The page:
The Music of African American History

This lesson traces the long history of how African Americans have used music as a vehicle for communicating beliefs, aspirations, observations, joys, despair, resistance, and more across U.S. history. Teachers are encouraged to think of the resources and activities included below as examples to be incorporated over the course of a school year rather than a single unit of study. For example, lessons on the slave trade and slavery can include review of factors that contributed to the development of the spiritual. By examining the 19th-century biography of Harriet Tubman, students learn how she used spirituals as a secret signal to fugitive slaves on the Underground Railroad.

Similar themes and musical traditions grew into what the 20th century came to know as blues and jazz songs about Jim Crow, WWI, the Great Depression, and WWII.  Against this background, students can consider the significance of the line from "an old Negro spiritual" with which Martin Luther King, Jr. ended his famous "I Have A Dream" speech and the influence of spirituals on organizing for civil rights during the 1940s, 50s, and 60s. From blues to jazz to gospel to soul to rhythm and blues to rock and roll to funk to hip hop and many forms, genres, and styles in between, these lessons engage students with lyrics, sounds, point of view, close reading, history, culture, media analysis, and performance as part of a rich tapestry of creativity in American music.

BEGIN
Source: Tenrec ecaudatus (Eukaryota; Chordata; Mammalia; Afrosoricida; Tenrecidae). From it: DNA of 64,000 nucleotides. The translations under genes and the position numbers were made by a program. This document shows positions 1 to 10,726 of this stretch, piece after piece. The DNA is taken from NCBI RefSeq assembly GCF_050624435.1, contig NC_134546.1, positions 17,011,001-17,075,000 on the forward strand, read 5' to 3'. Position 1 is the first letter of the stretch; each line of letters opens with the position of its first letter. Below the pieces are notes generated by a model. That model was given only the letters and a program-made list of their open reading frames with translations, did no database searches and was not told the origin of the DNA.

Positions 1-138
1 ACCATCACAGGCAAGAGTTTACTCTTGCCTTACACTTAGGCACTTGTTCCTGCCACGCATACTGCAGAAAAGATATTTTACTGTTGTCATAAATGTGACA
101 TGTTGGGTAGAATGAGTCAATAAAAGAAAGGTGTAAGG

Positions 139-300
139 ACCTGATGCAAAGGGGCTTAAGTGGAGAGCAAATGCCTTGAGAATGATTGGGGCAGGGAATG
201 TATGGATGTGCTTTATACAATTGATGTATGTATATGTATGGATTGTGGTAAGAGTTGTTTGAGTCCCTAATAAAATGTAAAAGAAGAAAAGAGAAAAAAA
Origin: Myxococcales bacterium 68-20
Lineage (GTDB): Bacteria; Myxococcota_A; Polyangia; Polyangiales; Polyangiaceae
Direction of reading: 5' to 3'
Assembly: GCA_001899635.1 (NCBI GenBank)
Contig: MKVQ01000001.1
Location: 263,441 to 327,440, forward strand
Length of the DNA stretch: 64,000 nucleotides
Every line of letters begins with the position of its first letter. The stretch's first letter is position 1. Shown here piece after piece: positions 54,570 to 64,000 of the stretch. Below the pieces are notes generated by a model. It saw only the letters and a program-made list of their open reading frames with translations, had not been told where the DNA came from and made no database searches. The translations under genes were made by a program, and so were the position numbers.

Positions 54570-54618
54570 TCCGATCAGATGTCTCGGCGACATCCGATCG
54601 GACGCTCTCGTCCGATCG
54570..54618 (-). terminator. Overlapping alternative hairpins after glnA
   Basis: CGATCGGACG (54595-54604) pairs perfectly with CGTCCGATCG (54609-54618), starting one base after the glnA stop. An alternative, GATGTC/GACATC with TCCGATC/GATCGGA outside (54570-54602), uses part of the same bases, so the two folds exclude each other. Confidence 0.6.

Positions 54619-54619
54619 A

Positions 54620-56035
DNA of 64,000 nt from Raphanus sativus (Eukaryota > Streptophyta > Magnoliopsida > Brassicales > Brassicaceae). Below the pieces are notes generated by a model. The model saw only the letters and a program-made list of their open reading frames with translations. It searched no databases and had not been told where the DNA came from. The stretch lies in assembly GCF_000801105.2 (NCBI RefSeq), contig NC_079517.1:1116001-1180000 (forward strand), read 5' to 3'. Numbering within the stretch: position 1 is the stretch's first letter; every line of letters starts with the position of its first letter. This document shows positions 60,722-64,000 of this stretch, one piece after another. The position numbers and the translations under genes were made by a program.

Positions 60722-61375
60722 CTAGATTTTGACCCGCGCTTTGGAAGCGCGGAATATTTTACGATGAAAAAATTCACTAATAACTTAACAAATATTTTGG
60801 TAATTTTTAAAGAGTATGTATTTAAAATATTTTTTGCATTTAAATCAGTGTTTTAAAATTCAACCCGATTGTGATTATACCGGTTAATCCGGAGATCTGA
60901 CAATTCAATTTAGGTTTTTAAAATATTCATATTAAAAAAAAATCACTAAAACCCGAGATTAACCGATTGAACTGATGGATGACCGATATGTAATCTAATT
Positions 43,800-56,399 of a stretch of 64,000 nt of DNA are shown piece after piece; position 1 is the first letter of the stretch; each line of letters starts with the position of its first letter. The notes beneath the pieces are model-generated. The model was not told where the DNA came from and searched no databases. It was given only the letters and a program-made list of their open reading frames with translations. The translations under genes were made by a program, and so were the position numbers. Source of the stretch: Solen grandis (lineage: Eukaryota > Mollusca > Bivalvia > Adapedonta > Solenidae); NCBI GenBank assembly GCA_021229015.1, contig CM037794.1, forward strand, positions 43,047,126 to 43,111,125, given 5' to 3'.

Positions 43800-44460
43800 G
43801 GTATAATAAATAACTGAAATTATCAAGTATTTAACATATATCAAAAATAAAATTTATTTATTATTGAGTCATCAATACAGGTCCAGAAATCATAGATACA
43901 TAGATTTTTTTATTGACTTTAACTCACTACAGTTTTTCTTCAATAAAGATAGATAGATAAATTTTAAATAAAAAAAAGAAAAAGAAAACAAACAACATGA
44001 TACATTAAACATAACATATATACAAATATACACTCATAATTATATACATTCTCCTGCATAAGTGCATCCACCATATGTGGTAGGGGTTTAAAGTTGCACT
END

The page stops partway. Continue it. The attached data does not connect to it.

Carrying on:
Guiding Questions

What role has music played in documenting and reflecting African American history and culture?

To what extent has music inspired political and cultural change in the U.S.?

How has music been connected to civic mindedness and participation and vice versa?

Learning Objectives

Students will examine the ways in which music has informed and reflected African American history and culture.

Students will analyze texts to compare the relationship between music and civil rights over time.

Students will evaluate the extent to which music continues to play a role in the long civil rights movement.